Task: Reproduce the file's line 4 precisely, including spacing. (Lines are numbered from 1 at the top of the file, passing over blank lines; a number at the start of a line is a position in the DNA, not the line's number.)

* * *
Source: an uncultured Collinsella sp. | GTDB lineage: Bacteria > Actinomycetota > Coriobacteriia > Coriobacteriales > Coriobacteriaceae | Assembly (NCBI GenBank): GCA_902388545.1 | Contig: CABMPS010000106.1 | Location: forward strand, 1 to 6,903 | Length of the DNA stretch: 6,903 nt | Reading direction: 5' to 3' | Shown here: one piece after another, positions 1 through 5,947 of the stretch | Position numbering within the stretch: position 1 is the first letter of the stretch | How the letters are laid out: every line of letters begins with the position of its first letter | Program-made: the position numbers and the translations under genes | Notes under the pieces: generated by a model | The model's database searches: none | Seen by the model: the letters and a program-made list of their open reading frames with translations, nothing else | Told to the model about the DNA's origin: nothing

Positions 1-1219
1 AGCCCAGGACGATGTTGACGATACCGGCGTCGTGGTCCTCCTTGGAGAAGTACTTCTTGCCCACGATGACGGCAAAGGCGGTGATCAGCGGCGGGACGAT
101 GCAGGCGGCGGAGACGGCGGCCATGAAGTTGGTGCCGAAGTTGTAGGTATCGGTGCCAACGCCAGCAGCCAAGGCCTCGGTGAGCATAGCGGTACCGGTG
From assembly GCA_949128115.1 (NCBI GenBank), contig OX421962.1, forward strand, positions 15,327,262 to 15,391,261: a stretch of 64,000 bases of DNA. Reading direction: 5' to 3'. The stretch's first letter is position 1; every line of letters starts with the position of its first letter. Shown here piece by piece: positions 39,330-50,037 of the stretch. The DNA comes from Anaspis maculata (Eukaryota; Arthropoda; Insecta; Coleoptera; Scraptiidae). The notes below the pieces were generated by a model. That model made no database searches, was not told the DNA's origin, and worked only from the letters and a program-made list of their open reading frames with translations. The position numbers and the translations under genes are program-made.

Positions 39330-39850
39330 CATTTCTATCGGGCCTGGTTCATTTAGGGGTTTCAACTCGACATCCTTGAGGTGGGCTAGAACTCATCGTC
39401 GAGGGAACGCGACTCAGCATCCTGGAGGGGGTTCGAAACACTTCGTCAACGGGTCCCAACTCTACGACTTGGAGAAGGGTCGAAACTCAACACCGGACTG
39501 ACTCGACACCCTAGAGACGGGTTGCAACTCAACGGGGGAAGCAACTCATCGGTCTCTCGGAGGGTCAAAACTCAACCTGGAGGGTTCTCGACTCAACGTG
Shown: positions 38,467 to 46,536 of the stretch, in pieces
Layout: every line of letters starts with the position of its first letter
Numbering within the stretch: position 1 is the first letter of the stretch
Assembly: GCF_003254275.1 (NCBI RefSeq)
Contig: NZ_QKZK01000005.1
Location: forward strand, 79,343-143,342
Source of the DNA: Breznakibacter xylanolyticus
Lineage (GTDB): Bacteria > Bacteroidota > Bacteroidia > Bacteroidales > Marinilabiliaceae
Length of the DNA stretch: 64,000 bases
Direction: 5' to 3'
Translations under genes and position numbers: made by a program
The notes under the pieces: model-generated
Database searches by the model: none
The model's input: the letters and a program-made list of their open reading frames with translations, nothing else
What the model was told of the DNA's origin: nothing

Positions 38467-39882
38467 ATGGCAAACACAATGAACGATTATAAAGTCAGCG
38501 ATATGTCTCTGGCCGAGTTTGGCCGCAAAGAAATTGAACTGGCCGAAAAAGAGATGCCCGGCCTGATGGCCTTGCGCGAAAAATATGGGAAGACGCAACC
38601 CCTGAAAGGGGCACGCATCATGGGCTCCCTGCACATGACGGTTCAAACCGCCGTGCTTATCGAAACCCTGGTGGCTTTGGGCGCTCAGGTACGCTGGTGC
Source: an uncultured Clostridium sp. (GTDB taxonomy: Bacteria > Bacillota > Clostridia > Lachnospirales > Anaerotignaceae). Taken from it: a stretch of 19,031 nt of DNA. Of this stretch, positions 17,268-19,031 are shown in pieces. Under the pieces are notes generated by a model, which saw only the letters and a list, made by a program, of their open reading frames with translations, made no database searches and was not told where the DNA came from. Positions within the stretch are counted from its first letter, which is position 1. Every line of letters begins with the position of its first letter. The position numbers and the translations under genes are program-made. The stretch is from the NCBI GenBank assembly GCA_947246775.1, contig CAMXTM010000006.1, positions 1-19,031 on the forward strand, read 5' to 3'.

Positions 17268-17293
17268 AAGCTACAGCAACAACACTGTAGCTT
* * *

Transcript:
101 GCAGGCGGCGGAGACGGCGGCCATGAAGTTGGTGCCGAAGTTGTAGGTATCGGTGCCAACGCCAGCAGCCAAGGCCTCGGTGAGCATAGCGGTACCGGTG